How to get your toddler prepared for baby number 2

How to get your toddler prepared for baby number 2

Many parents become anxious about how their toddler will adjust when a new baby is coming into the family. As well as concern, guilt is a common emotion for parents who can feel they’re giving a message of ‘you’re not enough’ to their toddler. And although as adults we understand this is not true or even rational, these feelings can be hard to ignore.

It’s important to remember that worry is often a sign of love and deep connection towards our children. Feeling empathy and wondering how our children could feel are markers that they’re probably going to be fine. Recognizing the potential for a toddler to feel unsure and then offering them reassurance helps when becoming an older sibling.

As parents, it’s normal to want to protect our children from feeling confused and even sad. In the big scheme of experiences, having a baby brother or sister is generally a good thing. Sometimes, it can take toddlers a little while to learn this.

What we know to be true

Early periods of adjustment are normal for families when a new baby is born. There is no one perfect timeframe where everyone settles into a new routine. Toddlers follow their parent’s lead when it comes to adapting to changes. It helps when the adults in their life are calm and patient.

In the long term, most sibling relationships settle into a happy flow. This can take time, patience and lots of reassurance from parents to manage effectively. Sibling relationships provide valuable life lessons – parents are not the only influencers on development.

10 ways to help your toddler adjust to having a new sibling

  • Talk with your toddler about the new baby coming. Show them photos of themselves as a baby and try to prepare them as much as possible.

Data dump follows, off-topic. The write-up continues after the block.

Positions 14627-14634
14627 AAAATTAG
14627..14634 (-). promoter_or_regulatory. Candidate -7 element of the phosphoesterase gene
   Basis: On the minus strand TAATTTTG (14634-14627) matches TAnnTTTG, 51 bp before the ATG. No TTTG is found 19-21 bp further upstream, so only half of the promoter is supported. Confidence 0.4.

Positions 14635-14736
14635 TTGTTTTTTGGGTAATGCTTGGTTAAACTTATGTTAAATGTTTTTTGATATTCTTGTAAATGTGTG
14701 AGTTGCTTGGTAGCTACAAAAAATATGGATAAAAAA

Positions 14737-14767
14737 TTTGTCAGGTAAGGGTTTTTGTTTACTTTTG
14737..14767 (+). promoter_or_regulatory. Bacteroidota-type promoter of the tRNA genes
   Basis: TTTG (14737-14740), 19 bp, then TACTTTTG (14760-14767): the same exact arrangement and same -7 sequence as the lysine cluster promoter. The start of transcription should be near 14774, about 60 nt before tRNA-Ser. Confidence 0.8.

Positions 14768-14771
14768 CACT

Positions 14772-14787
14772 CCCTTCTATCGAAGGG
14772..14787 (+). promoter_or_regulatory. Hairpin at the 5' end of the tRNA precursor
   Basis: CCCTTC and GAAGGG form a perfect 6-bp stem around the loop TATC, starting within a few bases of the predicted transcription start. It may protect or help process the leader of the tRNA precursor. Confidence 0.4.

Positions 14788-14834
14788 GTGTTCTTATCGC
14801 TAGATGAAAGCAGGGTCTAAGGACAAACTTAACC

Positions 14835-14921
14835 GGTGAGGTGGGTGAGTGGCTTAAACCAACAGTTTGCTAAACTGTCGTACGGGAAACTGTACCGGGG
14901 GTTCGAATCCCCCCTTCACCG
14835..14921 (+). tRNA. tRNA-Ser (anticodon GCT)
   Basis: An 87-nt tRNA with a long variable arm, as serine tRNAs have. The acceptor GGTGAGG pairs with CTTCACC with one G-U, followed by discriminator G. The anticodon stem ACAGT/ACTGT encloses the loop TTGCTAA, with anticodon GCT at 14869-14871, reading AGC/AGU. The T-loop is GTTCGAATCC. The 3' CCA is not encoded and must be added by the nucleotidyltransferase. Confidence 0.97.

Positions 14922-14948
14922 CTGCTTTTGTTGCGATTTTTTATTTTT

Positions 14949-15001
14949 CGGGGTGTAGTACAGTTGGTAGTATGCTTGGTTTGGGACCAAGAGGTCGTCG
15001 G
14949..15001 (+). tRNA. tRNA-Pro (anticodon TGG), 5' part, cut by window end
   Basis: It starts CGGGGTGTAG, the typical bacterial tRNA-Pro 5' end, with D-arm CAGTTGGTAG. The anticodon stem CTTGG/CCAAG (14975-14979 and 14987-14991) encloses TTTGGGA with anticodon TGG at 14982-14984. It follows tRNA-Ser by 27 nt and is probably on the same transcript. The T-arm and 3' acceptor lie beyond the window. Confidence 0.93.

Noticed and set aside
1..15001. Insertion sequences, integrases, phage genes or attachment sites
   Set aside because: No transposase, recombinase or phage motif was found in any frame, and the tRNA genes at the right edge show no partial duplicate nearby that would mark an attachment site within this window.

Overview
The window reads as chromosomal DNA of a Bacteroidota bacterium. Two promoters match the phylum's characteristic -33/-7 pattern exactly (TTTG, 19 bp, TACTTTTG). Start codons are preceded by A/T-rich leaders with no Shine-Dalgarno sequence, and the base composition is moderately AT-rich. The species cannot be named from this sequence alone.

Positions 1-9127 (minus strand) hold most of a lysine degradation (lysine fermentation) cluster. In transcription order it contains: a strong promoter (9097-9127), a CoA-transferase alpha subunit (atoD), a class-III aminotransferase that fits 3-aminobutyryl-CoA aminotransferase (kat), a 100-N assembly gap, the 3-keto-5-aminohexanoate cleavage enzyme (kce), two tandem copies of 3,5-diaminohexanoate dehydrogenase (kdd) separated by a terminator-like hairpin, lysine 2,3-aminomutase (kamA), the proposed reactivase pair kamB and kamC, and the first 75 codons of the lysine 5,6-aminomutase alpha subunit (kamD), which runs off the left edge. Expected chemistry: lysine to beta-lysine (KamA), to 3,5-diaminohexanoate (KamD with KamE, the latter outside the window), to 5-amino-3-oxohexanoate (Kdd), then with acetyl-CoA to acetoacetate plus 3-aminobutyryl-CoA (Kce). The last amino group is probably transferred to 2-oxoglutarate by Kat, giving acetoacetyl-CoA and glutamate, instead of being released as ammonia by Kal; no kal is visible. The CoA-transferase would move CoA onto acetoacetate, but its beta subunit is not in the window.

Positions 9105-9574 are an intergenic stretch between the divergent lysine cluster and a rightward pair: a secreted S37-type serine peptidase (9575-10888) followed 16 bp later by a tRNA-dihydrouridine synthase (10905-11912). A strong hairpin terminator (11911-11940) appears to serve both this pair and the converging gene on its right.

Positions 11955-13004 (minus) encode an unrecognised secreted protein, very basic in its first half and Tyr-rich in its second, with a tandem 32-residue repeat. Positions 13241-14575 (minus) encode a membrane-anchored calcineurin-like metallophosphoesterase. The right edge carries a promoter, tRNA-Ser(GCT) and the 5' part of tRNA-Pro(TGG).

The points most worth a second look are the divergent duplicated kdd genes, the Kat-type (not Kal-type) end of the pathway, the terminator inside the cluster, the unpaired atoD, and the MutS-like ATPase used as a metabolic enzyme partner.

• Involve your toddler in setting up the nursery. If your older child is still in a cot, transition them to a bed well before the baby is brought home. This will help to avoid feelings of jealousy due to giving up their cot for the baby.
  • Give your toddler their own ‘baby’ to care for. A lifelike doll or teddy will help them to care for their own baby when you’re focusing on the real one.
  • Make time to give your toddler lots of cuddles and reassurance when the baby arrives. Spend time with them every day doing something they enjoy and where possible, with just the two of you.
  • Don’t ‘push’ the new baby onto your toddler. Follow their lead in coming to the baby and being inquisitive.
  • Expect some behavioural changes and regression when the new baby arrives. Everyone in the family needs to find their new place when there’s a new person in the mix. Expect some sibling rivalry with the older children in the family – often feelings are displayed through behaviour.
  • Acknowledge and name your toddler’s feelings, e.g., “you’re feeling sad aren’t you”. Sometimes it will be enough just to cuddle and hold them. Remember that they’re still small as well.
  • Be consistent and aim for a simple life, especially in the early days of caring for a new baby. Avoid doing too much. Settling into a new pattern of family life takes energy.
  • Care well for yourself and remember that if you’re not okay, no one else in the family will be either.
  • Try not to overreact about your toddler’s responses. If they learn they’ll get lots of attention through negative behaviour, they’re likely to repeat this. Ignore what doesn’t matter and praise the behaviour you want to see more of.

Written by Jane Barry, Midwife and Child Health Nurse, October 2021.